There are few things worse than an indie book in a cape. I try to avoid them. It always ends up the same it seems, but dig through the review folder and they always float to the top. Thinly veiled mimics of Big Two superheroes, usually with a post-modern high concept gimmick, all in the hopes of somehow climbing the same ladder Stan Lee did without the faintest understanding of the history that lead to the icons of comics. Vigilance doesn't avoid these pitfalls entirely, the plot weakly borrowing the "does the world need a Superman" trope that Batman Vs. Superman: Dawn of Justice keeled over into earlier this year. However, Vigilance has one defining feature that made it a mostly painless read: pencilist/inker Valdeci Nogueira. Before we get there, let's get the story out of the way. In a world of superheroes, a humanoid alien woman with Superman level powers crash lands on Earth, injured and unable to communicate. A government sanctioned superhero retrieves and rehabilitates her, eventually inducting her into his organization to be a superpowered asset of the U.S. Government. She selflessly, tirelessly, and expressionlessly works to save lives, but is opposed for some reason by a fear mongering politician who pushes a narrative that she is a subversive who wants to take over the government. While not hard to read save for the senator's hyperbolic rant, there's a lot of missing pieces in the characterization of Vigilance. She isn't given any human characteristics. We never see her do anything other than superheroey things, no sign that she's lonely, idealistic, or even requires sleep. This could play nicely into the narrative of whether or not she can be trusted, but Vigilance also serves as the book's actual narrator, giving us a transparent window into her purely innocent motives, leaving the Senator to be an antagonist she seems barely aware of and entirely unaffected by. The end pages, setting up the next issue's conflict, is also without ties to any of the apparent themes of the book, instead giving us a generic punchable problem.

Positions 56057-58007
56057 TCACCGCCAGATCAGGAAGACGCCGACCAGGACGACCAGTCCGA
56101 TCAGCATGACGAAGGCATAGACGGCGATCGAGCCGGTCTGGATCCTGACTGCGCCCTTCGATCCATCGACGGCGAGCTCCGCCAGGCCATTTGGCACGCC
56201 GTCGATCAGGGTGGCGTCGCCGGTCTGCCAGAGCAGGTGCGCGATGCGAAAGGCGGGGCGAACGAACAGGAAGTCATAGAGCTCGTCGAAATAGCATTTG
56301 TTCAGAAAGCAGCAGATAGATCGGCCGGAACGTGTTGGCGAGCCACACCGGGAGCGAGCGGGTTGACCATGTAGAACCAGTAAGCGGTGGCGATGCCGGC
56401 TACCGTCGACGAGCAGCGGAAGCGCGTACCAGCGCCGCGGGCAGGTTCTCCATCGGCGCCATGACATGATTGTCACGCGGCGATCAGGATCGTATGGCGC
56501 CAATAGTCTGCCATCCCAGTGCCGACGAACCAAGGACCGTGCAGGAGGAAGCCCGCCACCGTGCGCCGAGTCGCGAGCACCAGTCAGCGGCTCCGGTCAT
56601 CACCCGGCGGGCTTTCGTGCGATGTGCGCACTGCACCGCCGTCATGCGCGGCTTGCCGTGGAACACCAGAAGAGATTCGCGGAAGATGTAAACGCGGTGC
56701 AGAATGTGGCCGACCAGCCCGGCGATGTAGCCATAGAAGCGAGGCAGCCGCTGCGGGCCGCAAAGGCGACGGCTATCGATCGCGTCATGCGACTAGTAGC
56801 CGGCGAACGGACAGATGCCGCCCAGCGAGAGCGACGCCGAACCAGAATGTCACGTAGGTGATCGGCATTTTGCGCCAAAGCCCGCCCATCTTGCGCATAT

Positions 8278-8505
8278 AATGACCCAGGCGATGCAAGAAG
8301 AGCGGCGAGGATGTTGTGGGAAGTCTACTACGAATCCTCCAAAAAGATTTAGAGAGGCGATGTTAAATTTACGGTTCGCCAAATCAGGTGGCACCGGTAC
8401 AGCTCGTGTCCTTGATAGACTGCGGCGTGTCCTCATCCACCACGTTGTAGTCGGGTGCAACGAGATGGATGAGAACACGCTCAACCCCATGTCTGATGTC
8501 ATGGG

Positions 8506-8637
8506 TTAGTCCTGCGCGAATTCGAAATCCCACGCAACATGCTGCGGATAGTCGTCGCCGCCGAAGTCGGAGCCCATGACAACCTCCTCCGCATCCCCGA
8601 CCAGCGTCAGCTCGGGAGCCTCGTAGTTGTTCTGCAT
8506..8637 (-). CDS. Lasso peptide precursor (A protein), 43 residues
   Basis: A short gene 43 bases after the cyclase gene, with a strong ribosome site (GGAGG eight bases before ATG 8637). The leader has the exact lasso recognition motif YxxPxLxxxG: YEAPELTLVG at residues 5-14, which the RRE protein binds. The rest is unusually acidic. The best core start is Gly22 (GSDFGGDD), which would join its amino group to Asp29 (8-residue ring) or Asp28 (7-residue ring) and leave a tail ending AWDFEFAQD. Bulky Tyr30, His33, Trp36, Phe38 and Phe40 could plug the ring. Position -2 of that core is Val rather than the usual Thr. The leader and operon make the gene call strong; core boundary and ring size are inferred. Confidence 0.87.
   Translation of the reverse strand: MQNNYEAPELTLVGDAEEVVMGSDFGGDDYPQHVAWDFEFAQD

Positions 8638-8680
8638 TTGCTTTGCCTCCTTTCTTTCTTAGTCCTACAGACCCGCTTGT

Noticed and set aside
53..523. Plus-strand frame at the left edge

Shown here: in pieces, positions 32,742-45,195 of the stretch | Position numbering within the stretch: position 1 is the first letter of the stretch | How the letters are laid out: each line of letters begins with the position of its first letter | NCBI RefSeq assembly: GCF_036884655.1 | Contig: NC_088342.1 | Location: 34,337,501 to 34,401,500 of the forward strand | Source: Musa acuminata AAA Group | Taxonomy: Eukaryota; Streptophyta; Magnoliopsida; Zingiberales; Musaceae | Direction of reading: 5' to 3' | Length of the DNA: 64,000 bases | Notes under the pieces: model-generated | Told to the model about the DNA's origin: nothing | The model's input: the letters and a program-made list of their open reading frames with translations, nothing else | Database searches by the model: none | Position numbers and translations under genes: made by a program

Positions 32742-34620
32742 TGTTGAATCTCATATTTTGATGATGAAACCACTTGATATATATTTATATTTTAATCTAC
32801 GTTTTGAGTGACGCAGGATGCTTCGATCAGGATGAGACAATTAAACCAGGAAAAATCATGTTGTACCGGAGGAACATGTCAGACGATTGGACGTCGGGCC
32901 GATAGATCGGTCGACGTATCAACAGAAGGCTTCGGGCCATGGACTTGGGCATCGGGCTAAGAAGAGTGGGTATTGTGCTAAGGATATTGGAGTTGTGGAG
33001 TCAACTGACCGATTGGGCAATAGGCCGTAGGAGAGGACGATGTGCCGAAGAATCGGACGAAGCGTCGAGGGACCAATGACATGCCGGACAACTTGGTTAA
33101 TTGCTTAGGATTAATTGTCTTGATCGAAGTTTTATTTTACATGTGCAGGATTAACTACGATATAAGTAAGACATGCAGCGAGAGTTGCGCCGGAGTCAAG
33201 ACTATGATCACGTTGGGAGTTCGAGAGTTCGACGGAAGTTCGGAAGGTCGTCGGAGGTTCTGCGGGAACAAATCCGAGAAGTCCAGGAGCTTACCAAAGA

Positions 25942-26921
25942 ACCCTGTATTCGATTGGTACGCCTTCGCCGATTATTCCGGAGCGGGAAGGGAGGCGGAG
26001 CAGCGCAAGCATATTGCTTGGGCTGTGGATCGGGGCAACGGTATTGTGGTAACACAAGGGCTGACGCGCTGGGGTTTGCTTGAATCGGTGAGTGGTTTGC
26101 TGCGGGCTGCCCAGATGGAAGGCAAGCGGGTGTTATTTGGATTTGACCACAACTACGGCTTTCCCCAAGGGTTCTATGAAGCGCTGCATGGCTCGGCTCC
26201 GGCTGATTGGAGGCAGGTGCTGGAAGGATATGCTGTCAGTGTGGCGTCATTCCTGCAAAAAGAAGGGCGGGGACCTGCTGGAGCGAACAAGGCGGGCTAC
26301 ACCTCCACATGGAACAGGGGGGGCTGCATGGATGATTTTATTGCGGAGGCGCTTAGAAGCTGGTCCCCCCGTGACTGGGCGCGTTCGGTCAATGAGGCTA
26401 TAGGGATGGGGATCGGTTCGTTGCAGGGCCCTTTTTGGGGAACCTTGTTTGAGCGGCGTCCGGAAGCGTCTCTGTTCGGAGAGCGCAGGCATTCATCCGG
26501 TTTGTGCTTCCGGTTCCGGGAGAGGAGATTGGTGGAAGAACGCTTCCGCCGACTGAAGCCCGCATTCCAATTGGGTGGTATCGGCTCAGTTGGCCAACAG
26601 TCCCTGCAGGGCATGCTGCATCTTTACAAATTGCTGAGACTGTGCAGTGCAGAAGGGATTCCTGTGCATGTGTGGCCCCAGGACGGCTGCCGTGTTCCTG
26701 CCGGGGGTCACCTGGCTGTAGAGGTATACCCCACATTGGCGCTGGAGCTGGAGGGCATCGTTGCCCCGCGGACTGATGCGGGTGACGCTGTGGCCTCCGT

But enough of that, artist Valdeci Nogueira sells this book as hard as he can. His nibby thin lined style has its own flair, a strong sense of comic book composition, and some genuinely impressive energy. He draws superhuman feats better than static dialogue scenes, but his confident inks feel surprisingly professional in this indie setting, one of the better looking examples in small-publisher superhero books. It's somewhat undermined by an uninspired color job that takes away from the lines rather than elevates them, but the book's stronger artistic moments shine through regardless.
As a story, Vigilance is confused and directionless. As a showcase for art, it's pretty likable and surprising. I can't recommend reading a book on the latter alone, but at the very least you can takeaway that Nogueira deserves whatever attention this book might bring to him. Look him up.
[su_box title="Score: 2/5" style="glass" box_color="#8955ab" radius="6"]